9. Yep, I do my own taxes using TaxCut. Being able to pull up prior years info makes it much easier to complete your taxes. I thought my taxes would get more complicated with a rental property but the software even makes that a breeze.

  10. Ryan:

    I’d agree that filing taxes online is definitely ideal for those without complicated financial transactions. In some respects, TurboTax could even be used in this situation. The thing to keep in mind is double check your inputs several times over again. More often than not, its a careless mistake that causes an issue with a tax return.

  11. Lynnae,
    Thanks for having the spunk to challenge others to prepare their own taxes. I have done mine for years (before tax software was available) and I like the way it helps me understand my finances better. Because my taxes are slightly complicated (very slightly) I will have a professional check them over once every four or five years just to see if I am missing anything.

  12. Leslie:

    If you AGI is approx $57k or less, you can use “Freefile” from the IRS instead of having to spend money on expensive Turbotax. http://www.irs.gov

    • Lynnae:

      Turbo Tax provides a free version for those who qualify for free file. So you can use Turbo Tax and file free. State filing costs extra, but the IRS doesn’t provide state filing either.

      In the past (before I needed the paid version) I used the free version to free file my federal taxes, and then I did our state taxes by hand.

  13. David Y:

    I have used TurboTax the last couple of years. Found it easy to use. I like the way they can pull data from employers, investments, etc. Less chance of forgetting something or entering wrong data.

    Yes, TurboTax does have previous years data already stored.

    • DANO:

      The free online version does not store previous tax year data. The paid versions do.

    • DANO:

      I did my first tax return ever for tax year 2008 using Turbo Tax free version. It really boosted my confidence about taxes, and was easy as everyone else has mentioned. This year however, I found that I have some self-employed income (and thus SE taxes) which the free version does not handle. I was not willing to pay to upgrade, and had enough courage to attempt to do my 2009 return by hand.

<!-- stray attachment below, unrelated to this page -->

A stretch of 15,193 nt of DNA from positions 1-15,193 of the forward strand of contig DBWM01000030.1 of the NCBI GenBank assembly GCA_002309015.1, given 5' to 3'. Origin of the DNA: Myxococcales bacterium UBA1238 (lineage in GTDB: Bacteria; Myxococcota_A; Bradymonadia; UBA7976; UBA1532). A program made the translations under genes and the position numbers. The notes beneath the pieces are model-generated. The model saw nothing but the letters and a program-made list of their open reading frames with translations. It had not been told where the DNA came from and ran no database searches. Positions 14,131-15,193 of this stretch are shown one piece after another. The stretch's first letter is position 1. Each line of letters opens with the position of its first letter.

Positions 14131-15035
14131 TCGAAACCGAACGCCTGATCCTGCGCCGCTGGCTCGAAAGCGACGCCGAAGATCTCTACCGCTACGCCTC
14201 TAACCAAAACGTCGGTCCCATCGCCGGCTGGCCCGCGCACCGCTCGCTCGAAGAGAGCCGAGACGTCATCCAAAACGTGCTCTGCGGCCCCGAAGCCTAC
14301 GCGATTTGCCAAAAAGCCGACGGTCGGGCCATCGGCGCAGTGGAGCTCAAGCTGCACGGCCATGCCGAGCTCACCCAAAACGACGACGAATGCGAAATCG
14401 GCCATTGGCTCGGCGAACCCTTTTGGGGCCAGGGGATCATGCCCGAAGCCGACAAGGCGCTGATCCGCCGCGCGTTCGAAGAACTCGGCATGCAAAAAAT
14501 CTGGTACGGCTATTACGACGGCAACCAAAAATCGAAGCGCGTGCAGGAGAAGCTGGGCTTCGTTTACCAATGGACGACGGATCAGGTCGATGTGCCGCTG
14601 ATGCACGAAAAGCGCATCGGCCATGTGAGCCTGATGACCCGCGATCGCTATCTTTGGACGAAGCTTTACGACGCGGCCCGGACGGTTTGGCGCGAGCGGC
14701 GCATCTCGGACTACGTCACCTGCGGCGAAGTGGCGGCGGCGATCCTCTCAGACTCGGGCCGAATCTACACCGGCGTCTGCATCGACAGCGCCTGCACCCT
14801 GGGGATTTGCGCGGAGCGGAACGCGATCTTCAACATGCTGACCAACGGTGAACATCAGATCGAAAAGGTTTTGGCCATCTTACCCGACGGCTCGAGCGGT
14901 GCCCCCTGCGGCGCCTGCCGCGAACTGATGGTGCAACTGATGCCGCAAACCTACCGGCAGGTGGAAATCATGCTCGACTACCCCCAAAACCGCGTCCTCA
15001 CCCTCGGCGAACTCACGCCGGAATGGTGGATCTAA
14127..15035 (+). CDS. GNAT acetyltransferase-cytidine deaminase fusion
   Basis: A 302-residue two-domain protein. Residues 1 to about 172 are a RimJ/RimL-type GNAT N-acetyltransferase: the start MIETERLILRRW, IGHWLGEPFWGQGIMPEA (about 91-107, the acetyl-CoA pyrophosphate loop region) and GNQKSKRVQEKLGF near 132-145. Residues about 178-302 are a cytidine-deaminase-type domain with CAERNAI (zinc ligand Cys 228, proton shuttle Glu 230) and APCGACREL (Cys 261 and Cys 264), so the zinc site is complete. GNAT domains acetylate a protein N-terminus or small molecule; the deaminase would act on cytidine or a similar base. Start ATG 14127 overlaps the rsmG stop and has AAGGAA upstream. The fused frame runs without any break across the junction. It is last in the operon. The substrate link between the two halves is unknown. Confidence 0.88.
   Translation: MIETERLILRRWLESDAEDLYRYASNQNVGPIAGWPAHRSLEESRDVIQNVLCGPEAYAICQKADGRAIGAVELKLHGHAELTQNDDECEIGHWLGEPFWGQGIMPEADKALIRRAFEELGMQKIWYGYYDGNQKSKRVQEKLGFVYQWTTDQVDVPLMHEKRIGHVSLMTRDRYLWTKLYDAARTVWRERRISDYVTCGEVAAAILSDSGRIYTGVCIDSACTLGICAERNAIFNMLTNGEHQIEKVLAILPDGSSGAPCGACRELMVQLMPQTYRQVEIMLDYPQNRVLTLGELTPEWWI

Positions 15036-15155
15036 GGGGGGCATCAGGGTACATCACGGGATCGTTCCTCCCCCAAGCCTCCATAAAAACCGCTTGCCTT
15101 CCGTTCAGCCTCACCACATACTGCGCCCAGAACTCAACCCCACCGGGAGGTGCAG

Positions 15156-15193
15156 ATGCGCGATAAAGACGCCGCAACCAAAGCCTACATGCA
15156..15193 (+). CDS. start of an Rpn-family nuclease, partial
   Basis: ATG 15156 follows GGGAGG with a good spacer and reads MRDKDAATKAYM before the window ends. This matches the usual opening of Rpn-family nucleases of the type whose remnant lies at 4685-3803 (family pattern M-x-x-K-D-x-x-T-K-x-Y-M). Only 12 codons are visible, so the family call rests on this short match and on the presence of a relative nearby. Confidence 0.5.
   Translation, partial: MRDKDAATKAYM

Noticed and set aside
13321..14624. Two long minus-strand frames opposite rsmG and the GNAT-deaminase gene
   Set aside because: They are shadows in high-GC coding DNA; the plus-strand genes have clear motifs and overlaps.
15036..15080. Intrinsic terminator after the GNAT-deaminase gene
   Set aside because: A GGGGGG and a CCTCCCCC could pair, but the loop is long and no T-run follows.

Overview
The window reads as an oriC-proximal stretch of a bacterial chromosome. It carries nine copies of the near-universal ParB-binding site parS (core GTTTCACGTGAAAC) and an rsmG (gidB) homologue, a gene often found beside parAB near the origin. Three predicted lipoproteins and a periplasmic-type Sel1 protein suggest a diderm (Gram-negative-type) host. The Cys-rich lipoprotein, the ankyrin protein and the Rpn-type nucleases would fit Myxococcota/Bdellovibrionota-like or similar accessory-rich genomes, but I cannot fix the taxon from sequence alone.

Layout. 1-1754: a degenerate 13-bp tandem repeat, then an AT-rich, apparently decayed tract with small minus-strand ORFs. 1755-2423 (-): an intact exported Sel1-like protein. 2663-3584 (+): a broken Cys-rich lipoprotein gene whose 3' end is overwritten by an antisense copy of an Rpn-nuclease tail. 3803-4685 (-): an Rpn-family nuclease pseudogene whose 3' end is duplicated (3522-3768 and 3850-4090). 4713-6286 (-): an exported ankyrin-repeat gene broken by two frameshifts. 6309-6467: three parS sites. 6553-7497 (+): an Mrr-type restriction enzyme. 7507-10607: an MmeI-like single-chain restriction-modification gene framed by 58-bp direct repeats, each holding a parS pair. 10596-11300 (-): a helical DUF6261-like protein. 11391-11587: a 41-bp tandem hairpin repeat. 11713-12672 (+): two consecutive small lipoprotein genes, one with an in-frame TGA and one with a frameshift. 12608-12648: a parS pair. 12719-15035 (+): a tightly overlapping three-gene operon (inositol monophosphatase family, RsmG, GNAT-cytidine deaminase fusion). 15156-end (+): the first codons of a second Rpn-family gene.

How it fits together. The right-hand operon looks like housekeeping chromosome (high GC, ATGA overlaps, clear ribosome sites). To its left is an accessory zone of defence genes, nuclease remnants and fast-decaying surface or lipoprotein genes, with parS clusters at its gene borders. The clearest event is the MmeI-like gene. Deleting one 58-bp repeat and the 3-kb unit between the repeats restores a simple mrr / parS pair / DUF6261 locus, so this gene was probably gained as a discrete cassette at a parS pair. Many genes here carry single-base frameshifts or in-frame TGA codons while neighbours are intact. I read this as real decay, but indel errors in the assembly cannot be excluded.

It was tough. My financial situation is not tricky, but reading through the 1040 instructions, all the supplemental forms and their own instructions from the IRS website took from 24 to 48 hours to make sure I covered and understood everything. A good solid weekend gone.

      I’m glad I did this. I learned a lot about the tax codes and many facets about taxes I didn’t know before, such as finances to keep track of for 2010 to deduct, and to check if I need to pay quarterly estimated taxes (unlikely, but good to check since I’m partly self-employed). Being an engineer, I’m used to checking my work and following tedious calculations, so I was able to get through, but it was no walk in the park. I only recommend it for those who are really curious about all the clockwork behind their tax software, or if you want to make sure the software (or your accountant) worked properly (even it/you make mistakes sometimes).

  14. Angelsong:

    Does TurboTax have your previous year’s income/employment information already stored? TaxAct does, and it is very handy.

    • Lynnae:

      If you use one of the paid versions, it does. I’m not sure about the free version. I don’t think that one does.

  15. It may not be hard but still have someone else do it for me right now. Would rather it get done and I’m in a situation where it doesn’t cost me anything to outsource.

  16. I have prepared my own taxes every year except one. That year I had my BIL do them (he’s a CPA) because we had a few weird things that year and he didn’t charge us.

  17. A:

    I prepare taxes for a firm. In my option 75 percent of the people I do taxes for could do themselves. They just don’t want to. It might take them longer to do it or they have to research when they do it, or they aren’t as organized etc. I have heard it all.

  18. Lynnae:

    I’ve never used TaxAct, so I can’t compare the two. Sounds like another good one, though.

  19. Angelsong:

    I do our taxes every year. I have been using TaxAct, but I am considering trying TurboTax this year. Our filing system makes it very easy to keep all of our records organized, and it takes less than an hour to get the taxes done. I love e-filing, too. I have never had an accountant.

  20. I use Ufile.ca (in Canada, of course) to prepare my taxes. It’s free to use, until you are ready to print or e-file, then the price is $15.99, and if you buy the program for your computer, it’s $19.99. Sometimes you can get it for free! There are coupons and codes floating around for it, especially if you are a student.

    They are really good about keeping it up to date and I like the fact that you don’t need software to use it! It’s web-based so can be accessed anywhere.

    I love the program – it keeps track of everything for you, only gives you the pages you need (through a quick interview process) and will roll your numbers forward each year.

  21. Christina:

    I use TaxAct. It’s free except for around $15 to e-file. I’ve used it with my business and it guides me through everything. I love it!